No, bifurcation isn't a an intestinal disorder although it could cause some consternation (not constipation) among some observers who expect uniform behaviour across various real estate markets.
Based on market behaviour since the 'flash crash' of 2008/2009, we could draw a clear line between the urban market of Greater Vancouver and the rest of the province. The City of Vancouver and its immediate suburbs have witnessed a frenetic pace of home buying activity and consequent price rises.
This is in a pretty marked contrast to the real estate markets of the Fraser Valley, Vancouver Island, and the rest of BC. While prices have risen substantially in the area covered by the REBGV this past year, they have fallen or remained relatively flat in many markets including the Fraser Valley, Chilliwack, Okanagan, Northern Interior, etc. thus bifurcation.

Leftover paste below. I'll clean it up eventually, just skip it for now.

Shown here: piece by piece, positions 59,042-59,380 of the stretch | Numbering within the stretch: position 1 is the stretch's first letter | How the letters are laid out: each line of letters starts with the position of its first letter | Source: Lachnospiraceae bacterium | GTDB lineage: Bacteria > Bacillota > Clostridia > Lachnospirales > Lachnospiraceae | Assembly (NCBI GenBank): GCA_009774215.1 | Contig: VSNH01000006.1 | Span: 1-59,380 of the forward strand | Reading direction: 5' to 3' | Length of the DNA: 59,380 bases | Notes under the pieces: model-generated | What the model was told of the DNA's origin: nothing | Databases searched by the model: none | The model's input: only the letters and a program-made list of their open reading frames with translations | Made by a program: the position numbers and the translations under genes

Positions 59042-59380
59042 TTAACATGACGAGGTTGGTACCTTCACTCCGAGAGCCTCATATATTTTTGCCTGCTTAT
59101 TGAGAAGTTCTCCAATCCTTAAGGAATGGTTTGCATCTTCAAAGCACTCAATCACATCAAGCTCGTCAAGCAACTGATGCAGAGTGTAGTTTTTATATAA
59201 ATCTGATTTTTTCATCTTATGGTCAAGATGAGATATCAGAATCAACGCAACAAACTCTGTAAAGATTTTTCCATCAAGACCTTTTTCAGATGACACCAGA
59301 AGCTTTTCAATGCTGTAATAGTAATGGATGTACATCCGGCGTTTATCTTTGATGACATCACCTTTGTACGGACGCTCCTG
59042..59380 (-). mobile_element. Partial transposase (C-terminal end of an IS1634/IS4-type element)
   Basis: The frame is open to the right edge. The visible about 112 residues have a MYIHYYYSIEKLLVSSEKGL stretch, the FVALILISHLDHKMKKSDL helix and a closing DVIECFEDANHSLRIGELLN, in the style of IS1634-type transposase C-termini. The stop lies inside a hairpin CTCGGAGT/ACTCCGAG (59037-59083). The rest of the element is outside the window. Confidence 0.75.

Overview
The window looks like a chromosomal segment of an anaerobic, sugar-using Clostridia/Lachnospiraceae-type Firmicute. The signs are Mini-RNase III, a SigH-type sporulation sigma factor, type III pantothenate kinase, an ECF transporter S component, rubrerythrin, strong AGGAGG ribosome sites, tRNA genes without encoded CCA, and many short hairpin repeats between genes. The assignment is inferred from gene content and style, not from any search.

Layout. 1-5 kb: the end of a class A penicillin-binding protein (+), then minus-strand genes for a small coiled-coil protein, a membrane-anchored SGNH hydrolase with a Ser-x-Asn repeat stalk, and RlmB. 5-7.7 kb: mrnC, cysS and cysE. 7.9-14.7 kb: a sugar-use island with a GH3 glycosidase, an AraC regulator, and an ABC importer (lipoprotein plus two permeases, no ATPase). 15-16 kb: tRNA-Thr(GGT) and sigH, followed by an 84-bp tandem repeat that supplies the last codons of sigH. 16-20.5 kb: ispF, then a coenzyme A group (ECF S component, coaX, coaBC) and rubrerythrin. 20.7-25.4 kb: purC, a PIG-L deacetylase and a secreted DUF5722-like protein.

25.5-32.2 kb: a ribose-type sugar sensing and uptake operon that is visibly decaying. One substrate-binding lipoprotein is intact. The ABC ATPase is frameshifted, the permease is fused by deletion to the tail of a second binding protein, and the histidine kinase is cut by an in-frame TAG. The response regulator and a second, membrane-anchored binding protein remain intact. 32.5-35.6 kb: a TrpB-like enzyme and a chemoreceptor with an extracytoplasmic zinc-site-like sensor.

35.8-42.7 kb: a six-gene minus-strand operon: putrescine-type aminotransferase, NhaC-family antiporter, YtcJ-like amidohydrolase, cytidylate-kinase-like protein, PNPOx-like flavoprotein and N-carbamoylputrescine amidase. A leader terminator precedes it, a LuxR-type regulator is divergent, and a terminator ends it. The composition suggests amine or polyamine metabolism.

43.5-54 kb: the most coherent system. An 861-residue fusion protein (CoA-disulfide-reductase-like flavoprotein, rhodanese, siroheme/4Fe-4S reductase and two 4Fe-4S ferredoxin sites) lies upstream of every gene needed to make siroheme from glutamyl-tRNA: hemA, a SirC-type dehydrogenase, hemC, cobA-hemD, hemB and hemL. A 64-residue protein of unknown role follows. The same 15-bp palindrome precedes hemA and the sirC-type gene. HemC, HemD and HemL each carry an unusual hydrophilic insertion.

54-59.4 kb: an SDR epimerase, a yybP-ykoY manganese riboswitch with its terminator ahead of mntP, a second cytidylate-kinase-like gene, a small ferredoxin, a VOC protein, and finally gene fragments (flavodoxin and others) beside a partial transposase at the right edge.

Quite simply, I think it just comes down to supply and demand. The Greater Vancouver real estate market has inelastic supply and demand that is relatively stable. When the market is hot, supply becomes even more constrained as holders of real estate hang on for further gains rather than listing. Demand is increased as potential buyers feel like they are 'getting left behind' and the ratios of supply and demand drive prices higher. This, of course, can work in reverse, which is what we witnessed during the 'flash crash' of 2008/2009 and I expect we will witness a rather severe and perhaps more prolonged version again soon.
What do you think? When might this happen?
Note: The Landcor 2010 Report paints the same picture: https://www.landcor.com/market/reports/2010_Residential_Sales_Summary.pdf